by Lewis J Whittington for The Dance Journal
Philadanco dancers Janine Beckles and Joe González returned to the stage via Livestream broadcast from the Annenberg Center’s Harold Prince Theater stage in a program of solos and duets. Also featured was a new piece titled, With-Held, about dancers navigating this difficult year. It was the third broadcast of the Annenberg Center’s fall virtual season as the venue continues to be closed to live audiences due to Covid restrictions.
Two days before the broadcast, Beckles and González talked about the program via ZOOM from Philadanco studios in West Philadelphia. They described what it feels like returning to the stage after a seven-month lockdown.
In addition to taking and teaching classes, remotes, Beckles, and González are also moving into new roles with the company’s restructuring. Beckles will be assistant to newly named director Kim Bears Bailey, who has worked closely with the company’s founding director Joan Myers Brown (more about that later). González will be the director of D/3, the student performing ensemble.
But this week, the dancers are lazar focused on the performance comprised of four short but demanding pieces. Beckles danced an excerpt from choreographer Billy Wilson’s Rosa about the iconic black civil rights activist Rosa Parks. González selected a solo from Dawn Marie Bazemore’s For Five that depicts events around the Central Park Five’s arrest and wrongful conviction.
The dancers commented that both works will resonate more than ever in a year of continual incidents of police violence and racial injustice targeting black men.
Their premiere of With-Held examined what dancers “have been going through during this whole pandemic and (not) being able to connect in person.” González explained.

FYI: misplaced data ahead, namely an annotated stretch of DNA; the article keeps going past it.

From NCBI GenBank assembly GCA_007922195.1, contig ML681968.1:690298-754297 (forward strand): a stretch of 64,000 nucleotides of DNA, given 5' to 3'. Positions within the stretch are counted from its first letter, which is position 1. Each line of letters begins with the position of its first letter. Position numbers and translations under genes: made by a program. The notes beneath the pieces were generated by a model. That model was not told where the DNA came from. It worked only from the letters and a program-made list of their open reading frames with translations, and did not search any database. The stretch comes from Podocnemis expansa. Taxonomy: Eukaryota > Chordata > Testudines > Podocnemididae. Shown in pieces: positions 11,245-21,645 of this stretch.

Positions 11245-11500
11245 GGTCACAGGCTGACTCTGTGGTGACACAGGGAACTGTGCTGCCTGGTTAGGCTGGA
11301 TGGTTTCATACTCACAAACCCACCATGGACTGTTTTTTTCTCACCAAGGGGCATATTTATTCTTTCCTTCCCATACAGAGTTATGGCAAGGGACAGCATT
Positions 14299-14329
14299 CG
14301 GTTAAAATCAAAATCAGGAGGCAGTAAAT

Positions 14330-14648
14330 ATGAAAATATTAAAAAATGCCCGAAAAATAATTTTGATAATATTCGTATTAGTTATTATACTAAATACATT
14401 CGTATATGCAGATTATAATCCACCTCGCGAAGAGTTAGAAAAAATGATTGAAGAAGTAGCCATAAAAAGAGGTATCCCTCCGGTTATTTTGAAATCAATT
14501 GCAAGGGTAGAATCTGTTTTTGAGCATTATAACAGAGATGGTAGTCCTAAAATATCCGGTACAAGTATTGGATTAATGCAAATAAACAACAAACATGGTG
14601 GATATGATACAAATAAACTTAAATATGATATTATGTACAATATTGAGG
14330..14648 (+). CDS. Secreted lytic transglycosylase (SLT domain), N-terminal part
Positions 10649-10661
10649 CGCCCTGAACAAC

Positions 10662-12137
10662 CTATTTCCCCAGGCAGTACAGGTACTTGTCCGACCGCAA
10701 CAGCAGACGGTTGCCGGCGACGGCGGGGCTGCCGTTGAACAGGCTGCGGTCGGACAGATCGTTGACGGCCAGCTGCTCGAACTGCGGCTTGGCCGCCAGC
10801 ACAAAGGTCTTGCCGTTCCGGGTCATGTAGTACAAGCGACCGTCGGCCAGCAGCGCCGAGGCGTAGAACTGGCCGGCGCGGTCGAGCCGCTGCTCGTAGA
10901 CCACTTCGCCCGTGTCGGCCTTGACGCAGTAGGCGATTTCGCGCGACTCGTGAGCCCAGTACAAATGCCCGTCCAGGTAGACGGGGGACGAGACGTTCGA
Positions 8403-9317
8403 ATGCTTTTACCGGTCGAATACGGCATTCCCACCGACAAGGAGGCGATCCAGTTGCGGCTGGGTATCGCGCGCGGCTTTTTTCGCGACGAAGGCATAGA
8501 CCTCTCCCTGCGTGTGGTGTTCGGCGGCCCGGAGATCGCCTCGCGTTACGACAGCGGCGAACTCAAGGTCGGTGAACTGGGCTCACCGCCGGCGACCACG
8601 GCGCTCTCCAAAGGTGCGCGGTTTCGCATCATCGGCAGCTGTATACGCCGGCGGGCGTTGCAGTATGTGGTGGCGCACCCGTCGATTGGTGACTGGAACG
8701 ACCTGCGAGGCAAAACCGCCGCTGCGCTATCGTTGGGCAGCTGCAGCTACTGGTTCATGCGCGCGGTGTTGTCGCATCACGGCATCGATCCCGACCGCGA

“We’ve been making sure we quarantined and are getting tested so we really could partner with each other. But it was really the… angst, to want to hold on to something to something that you hold so dear. ….and hold on to an old way and not being able to and what that feels like.”
Beckles added that even though virtual daily classes, rehearsing, and cross-training have now become the norm for dancers, “being online is a drastically different experience.” “It feels good just to be in the studio and working with Joe,” even if we “can’t really partner” with the same technique and expression they have spent their professional lives perfecting.
As unknowns about Covid transmission looms over everything, all of the normal activity and behavior that a dancer has become accustomed to must be rethought to minimize risks. The intimacy of physical partnering – touch, holding, breathing, lifts, positions, masks, even basic transitional steps between combinations have to be examined for safety.
But, despite the uncertainty and many months of working in isolation, “my mood lightened immediately when we walked into the studio,” Beckles intimated. It was the first time the dancers were back together rehearsing in months. Philadanco was on tour in Germany, the first leg of the company’s whirlwind 50th anniversary year when the pandemic hit mid-March, and countries were closing their borders and canceling flights.
Flash-forward to this week. The dancers said they would only have the day of the upcoming performance on the Annenberg stage to run-through tech rehearsals. They have working with the camera and the theater’s tech crews via phone calls and texts to work out choreographic specifications, camera angles, and other artistic specifications for each piece.
“We’ll figure it out. Everything we need to do to be safe and distanced. “Gonzales noted, “But we can handle it.”
The Livestream Performance
Any concerns about same-day blocking with the cameras were unnecessary. The live-stream was seamless and captured the artistry and energy of the performances. Kudos also to the theater’s tech team for the lighting design for each piece.